Sweet Spot: Entroducing

Sweet whats? Sweet spots, those moments, those glorious moments in records that only you love for (Minnie Ripperton) reasons specific to you. Pharrell Williams of N.E.R.D., The Neptunes and his own fame spoke of such moments on Gilles Peterson’s BBC Radio 1 show, Worldwide, back in July of 2006. For him, it was the matching of Andy Bey’s voice to Gary Bartz’s sax on Celestial Blues that provoked… joy? With that conversation, and its sentiments, in mind comes this column. Please feel free to share your own. There’s always a danger when sharing that that which is shared is diminished. Hopefully not here.

Sweet spots should elicit great emotion; they should prompt private, knowing smiles; they should cause movement, be it in your hips or in your heart. At their best they should improve your moment, your day, your life and endure. Sweet spots are the lovers kissing and parting in the rain on those sonic bridges built by engineers. Thus, they pose the question, hardly worth answering: are they, like beauty, inherent, essential and existing on their own or are they determined by the whims of the listeners’ ear canals? Can one person keep their locks bolted shut to the same sounds that prompt transcendence in another?


I don’t recall the first time I heard DJ Shadow’s debut album, Entroducing. I have no doubt I can thank one, or both, of two people responsible for much of my musical education for introducing it to me: my older brother (their primary function, it seems), and the most important, Donal Dineen, a late night DJ on, first Radio Ireland, and then Today FM. But I remember when I listened to it last, and the day before that, and the day before that, and tomorrow. It is one of very few records I can listen to every day for months on end without getting bored, the others being the works of Miles Davis and John Coltrane. It sits in that company.

Entroducing is an extended sweet spot in and of itself, one of which Sting and Trudy would be proud. Listening to that record on a recent late night meander along the banks of the canal where Patrick Kavanagh sat to compose and now sits in repose, I counted a score of sweet spots and had yet to reach the half way mark. But I choose one, or one chose me.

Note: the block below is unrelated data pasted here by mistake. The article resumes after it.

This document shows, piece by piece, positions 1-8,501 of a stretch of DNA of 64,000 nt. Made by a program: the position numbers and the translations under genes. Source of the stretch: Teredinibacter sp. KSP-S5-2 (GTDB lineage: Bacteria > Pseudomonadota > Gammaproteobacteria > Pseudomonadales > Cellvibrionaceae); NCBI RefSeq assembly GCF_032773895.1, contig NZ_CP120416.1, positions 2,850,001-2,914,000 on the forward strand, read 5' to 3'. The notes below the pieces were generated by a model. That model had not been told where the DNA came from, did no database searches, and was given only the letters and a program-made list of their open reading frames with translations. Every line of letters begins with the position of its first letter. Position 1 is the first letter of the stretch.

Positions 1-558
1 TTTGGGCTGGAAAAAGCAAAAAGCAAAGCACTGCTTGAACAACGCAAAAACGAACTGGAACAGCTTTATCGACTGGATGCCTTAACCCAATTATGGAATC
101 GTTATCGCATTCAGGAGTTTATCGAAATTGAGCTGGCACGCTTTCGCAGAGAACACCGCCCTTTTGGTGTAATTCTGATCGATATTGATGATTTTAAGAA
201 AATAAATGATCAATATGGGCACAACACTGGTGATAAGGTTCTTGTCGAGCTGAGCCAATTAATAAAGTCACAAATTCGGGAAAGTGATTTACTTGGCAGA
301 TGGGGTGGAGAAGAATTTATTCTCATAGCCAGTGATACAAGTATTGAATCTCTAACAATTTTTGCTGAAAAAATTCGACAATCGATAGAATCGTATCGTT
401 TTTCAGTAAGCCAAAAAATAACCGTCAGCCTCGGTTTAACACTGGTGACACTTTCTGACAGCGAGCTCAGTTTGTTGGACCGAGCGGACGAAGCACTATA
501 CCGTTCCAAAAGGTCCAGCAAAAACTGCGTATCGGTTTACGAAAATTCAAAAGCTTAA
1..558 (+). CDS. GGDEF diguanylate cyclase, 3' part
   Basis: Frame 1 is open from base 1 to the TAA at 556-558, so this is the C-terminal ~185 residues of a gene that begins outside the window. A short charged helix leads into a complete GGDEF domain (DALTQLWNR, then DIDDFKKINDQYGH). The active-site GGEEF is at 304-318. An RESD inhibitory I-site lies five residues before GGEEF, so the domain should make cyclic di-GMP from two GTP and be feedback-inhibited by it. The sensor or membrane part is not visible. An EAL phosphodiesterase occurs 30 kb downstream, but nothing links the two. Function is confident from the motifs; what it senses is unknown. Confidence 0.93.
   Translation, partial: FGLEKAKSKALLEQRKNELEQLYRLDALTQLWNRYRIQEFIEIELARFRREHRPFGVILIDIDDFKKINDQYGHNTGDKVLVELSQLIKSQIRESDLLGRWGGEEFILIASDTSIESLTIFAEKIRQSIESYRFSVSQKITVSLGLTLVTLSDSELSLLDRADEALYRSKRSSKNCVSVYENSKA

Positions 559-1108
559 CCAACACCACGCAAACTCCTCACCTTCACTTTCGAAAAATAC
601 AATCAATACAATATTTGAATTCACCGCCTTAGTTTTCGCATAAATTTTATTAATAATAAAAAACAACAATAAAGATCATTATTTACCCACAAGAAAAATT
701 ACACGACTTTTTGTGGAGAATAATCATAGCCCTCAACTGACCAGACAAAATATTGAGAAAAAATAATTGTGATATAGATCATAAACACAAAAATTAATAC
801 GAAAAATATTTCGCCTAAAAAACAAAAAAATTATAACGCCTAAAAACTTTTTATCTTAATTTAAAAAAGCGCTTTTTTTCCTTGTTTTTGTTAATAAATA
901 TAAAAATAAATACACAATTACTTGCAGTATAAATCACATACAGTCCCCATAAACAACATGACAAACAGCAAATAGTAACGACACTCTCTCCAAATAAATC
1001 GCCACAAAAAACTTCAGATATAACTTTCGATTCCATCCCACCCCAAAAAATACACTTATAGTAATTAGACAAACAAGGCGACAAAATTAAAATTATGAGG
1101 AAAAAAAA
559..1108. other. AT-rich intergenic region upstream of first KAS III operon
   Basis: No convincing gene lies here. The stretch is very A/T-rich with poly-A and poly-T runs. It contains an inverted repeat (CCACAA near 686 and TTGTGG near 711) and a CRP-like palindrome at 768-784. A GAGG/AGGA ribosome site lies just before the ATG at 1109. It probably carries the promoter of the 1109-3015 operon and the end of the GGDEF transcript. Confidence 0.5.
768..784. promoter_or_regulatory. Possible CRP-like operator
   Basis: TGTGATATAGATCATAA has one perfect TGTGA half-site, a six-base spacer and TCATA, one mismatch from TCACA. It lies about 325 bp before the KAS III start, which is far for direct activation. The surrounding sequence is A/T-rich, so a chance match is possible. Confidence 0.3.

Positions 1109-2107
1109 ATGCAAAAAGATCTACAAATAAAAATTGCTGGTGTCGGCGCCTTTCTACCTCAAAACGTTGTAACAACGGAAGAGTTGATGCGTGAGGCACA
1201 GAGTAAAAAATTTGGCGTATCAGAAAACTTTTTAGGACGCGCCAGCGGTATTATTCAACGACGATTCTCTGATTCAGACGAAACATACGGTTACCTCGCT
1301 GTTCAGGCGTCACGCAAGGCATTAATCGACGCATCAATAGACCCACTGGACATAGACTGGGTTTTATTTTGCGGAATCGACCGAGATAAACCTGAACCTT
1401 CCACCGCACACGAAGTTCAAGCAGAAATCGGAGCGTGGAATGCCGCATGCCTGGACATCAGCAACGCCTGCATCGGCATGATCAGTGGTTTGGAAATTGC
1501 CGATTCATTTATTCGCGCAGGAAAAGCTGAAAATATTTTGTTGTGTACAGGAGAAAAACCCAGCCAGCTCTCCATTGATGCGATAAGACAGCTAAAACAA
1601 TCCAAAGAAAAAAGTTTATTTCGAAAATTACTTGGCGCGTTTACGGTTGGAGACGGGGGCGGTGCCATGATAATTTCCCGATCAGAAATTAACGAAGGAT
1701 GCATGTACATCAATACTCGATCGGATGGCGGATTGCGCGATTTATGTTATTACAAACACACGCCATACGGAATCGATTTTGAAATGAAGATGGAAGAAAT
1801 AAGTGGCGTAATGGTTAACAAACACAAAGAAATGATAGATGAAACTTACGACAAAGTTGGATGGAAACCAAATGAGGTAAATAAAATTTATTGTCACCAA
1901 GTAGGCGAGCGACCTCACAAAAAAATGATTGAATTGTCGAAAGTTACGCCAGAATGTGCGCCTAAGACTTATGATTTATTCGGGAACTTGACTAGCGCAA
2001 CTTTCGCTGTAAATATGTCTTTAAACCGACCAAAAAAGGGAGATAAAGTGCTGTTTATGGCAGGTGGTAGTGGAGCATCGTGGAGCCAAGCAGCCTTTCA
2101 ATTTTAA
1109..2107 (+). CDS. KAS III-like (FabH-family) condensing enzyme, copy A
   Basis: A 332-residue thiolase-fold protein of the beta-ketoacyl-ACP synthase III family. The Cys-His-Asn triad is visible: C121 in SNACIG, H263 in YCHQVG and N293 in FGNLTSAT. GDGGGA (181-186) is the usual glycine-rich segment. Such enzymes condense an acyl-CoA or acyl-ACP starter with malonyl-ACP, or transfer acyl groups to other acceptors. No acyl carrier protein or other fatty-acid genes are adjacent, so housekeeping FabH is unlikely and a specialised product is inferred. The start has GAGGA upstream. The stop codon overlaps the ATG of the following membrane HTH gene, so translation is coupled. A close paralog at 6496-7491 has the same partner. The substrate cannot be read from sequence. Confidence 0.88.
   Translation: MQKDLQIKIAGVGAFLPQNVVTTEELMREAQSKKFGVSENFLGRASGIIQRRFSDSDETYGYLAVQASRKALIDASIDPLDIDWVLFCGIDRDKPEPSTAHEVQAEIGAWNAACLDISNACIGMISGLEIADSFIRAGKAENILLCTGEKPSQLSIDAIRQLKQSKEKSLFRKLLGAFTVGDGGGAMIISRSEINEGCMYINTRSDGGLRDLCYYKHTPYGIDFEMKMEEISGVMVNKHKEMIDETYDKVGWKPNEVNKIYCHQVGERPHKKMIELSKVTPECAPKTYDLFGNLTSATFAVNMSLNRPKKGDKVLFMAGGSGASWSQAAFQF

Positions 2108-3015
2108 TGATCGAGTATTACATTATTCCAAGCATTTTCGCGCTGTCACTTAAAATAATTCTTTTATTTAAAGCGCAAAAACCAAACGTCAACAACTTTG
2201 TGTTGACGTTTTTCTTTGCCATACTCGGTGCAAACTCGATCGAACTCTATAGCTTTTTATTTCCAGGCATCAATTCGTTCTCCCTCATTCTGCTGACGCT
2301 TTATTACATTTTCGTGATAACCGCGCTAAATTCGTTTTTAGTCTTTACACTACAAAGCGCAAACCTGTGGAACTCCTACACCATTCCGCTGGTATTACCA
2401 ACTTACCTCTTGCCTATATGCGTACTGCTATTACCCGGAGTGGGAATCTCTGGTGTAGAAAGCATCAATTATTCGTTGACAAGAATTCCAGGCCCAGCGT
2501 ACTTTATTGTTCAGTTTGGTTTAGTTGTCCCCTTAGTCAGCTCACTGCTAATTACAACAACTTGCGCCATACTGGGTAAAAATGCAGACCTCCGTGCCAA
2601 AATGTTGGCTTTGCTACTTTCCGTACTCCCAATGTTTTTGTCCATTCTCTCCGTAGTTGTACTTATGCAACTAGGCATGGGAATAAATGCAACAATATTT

It is a testament to the endurance of this album, over its sixty-five-odd minutes and the last eleven years, that the highest note (to my mind) comes close to the end, the penultimate track in fact, the wondrous What Does Your Soul Look Like (Part 1 – Blue Sky Revisit’. For this writer, the consistent high note running through the record is the drums, who Shadow samples with the sticks and how he uses those samples to add coherence and some semblance of continuity (if any is needed!).

On this particular tune, it’s the sampled drums of one Idris Muhammad which provide that moment of ecstasy, soloing on a track called Joe Splivingates from David Young’s self-titled 1971 album. He opens, does Idris, after some static courtesy of the Alan Parson’s Project, with the most delicate of touches, tickling the hi-hats, beneath (above? alongside?) Jimmy Heath’s tenor sax, and a minute in, after some quietly imploring vocals from Shawn Philips, pauses ponderously, so languid a pause, before pounding the skins, insistently, setting the tempo that will carry for the rest of the tune.

Blue Sky Revisit is a most exquisite example of layers in music, the ethereal, choral like voices that colour the background a mere snippet of a folk tune from The Growing Concern’s Edge of Time. Four minutes in and Shadow encloses the circle, returning to where he began (perhaps in deference to his source material), though not quite. A chink of light spews forth a chewed up piece of cassette tape, which in turn precedes the renewed drum roll and some deft turntablism.

But the magic is to follow, the build up worth the weight. Never much of a fan of turntablism myself, DJ Shadow enlivens it with some soul, scratching in what sounds eerily like a voice, constricted and restrained but almost escaping, and a heart beat, when he magically matches the beat of Idris Muhammad’s drums with that of the scratching. It lasts no more than a few seconds but that takes nothing away from its lasting effects. All of a sudden, the build up, the samples layered atop one another in the preceding five minutes make sense. The clarity of vision and execution is astonishing. It encapsulates, as does the whole album, the life (fantastical) that the mere mention of the word ‘California’ suggests.

For all its acclaim, for all the praise it has received since its release in 1996 up to the latest Amazon reviews, there remains the lingering suspicion that Entroducing is not quite considered as it should be. Perhaps that’s down to Josh Davis’ chosen moniker containing the culturally connotative (negative) ‘DJ’; no doubt being tagged as hip-hop (as Shadow did himself) didn’t help either. Be it hip-hop, be it jazz, be it whatever, it is (for me) a sympathique progression, or accompaniment, or joining of the dots to Coltrane, Miles and the like. A continuation.